The generational shift among the IDF's leadership gradually reduced conservatism, and the army began to embrace technology more comprehensively. The Israeli Air Force had been a pioneer in the field, especially in unmanned aircraft operations. The success of the Iron Dome, starting with its first operational interception in 2011, had a powerful impact. However, this success had unintended consequences.
While the Iron Dome provided critical security, it also enabled the political leadership, led by Prime Minister Benjamin Netanyahu for much of that time, to delay making a cohesive policy for Gaza. Instead of seeking long-term agreements and maintaining a stable status quo in the south and the surrounding settlements, they relied on the Iron Dome to mitigate the immediate threats from Gaza.
When Hamas realized that its rocket attacks had lost much of their deterrence, they invested in a network of cross-border attack tunnels from the Gaza Strip into Israeli territory. The exposure of these tunnels, especially during Operation Protective Edge in 2014, thwarted a major terror attack.
Building on the success of the Iron Dome, the security establishment collaborated with Rafael and Elbit Systems to create a new form of defense: an "underground Iron Dome." This system comprised a massive concrete wall dug deep into the ground, equipped with sensors to detect tunnel digging in real time.
Scenarios of armed assaults on the border involving anti-tank missiles led to the development of advanced technologies capable of withstanding the most challenging operational conditions. This transformation was further supplemented with the deployment of dense networks of cameras along the border.
These cameras provided real-time surveillance, day and night, under all weather conditions. This visual feed was transmitted directly to highly skilled female observers. When necessary, they could raise red flags, coordinate rapid response and intervention forces, and direct precision fire at any approaching threats.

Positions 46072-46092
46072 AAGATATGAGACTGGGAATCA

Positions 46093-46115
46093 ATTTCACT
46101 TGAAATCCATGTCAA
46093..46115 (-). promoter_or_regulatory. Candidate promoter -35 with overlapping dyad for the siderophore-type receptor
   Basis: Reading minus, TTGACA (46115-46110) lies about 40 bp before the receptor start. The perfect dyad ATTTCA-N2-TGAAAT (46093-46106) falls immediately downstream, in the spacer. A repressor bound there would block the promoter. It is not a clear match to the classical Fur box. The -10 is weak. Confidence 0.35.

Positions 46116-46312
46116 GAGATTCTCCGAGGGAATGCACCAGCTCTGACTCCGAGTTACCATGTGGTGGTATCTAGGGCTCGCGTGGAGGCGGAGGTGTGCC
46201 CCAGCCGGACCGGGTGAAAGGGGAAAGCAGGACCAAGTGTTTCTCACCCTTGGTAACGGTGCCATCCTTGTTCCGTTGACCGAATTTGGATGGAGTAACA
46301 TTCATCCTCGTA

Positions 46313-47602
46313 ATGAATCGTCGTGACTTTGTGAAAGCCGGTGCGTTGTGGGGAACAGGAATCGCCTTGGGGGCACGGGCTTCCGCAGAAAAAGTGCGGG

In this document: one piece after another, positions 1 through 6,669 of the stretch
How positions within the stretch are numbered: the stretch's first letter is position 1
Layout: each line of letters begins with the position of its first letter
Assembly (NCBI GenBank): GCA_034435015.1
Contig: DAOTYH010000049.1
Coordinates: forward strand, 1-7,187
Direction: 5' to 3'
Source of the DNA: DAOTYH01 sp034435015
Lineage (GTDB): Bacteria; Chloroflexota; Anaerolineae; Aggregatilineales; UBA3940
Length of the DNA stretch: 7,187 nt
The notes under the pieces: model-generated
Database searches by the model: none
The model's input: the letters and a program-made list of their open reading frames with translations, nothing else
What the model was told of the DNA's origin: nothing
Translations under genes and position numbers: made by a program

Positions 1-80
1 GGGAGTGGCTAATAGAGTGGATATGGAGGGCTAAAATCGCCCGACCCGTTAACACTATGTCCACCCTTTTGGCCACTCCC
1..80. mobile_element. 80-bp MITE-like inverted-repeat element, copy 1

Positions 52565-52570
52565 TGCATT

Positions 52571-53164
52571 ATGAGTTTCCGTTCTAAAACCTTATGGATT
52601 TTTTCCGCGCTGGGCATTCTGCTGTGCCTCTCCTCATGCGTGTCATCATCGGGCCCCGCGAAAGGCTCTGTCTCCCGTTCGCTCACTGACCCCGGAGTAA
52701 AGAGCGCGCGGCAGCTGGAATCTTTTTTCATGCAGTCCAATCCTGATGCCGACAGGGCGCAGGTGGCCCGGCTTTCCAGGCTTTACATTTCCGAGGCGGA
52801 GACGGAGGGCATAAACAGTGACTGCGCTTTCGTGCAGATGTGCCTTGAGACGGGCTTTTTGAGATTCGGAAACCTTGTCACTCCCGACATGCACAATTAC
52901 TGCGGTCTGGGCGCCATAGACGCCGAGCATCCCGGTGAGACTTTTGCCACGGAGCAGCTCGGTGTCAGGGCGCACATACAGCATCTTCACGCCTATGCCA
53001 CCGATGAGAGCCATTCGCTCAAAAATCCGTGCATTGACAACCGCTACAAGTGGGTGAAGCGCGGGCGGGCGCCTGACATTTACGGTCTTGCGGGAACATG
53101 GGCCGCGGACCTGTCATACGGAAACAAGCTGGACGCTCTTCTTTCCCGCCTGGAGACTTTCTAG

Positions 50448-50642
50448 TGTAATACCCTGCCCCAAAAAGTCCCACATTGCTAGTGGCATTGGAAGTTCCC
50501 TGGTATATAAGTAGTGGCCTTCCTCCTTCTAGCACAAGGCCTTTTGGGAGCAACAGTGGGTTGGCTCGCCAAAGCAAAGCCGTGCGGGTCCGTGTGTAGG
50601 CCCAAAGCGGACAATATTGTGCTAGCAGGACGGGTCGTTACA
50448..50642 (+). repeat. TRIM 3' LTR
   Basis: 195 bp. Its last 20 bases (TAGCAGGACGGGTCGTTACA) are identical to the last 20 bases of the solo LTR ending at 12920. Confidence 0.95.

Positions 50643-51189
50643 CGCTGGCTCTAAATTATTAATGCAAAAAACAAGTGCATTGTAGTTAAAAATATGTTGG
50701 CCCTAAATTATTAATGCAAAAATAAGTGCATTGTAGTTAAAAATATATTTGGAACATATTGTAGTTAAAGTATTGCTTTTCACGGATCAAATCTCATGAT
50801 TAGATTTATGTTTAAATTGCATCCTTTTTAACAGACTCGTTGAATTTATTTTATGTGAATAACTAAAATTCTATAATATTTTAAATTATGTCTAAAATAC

This massive technological overhaul bought the IDF and the political leadership several years of relative peace. The need for a comprehensive and sustainable approach to the Gaza issue was suppressed, leading to a lack of resolution.
However, the enemy was not idle. Hamas sought to enhance its capabilities and resources. Then came the fateful day last Saturday when the border's defenses were breached. Hundreds of terrorists launched a brutal assault, and the IDF was unprepared.
In hindsight, it's evident that there was arrogance in underestimating Hamas's ability to adapt to Israeli strategies and identify weaknesses in the defense system. The result was a catastrophic failure during the recent events in Gaza, where hundreds of terrorists wreaked havoc while the IDF was blind, deaf, and unresponsive for hours.
This situation raises the question of how different things might have been if, on that fateful morning, someone had simply raised a pair of binoculars toward Gaza. These would be plain binoculars, not connected to satellites or complex systems, but a simple tool requiring human eyes and judgment. Perhaps this simple action could have led to a different outcome, one that didn't result in a catastrophic disaster of biblical proportions.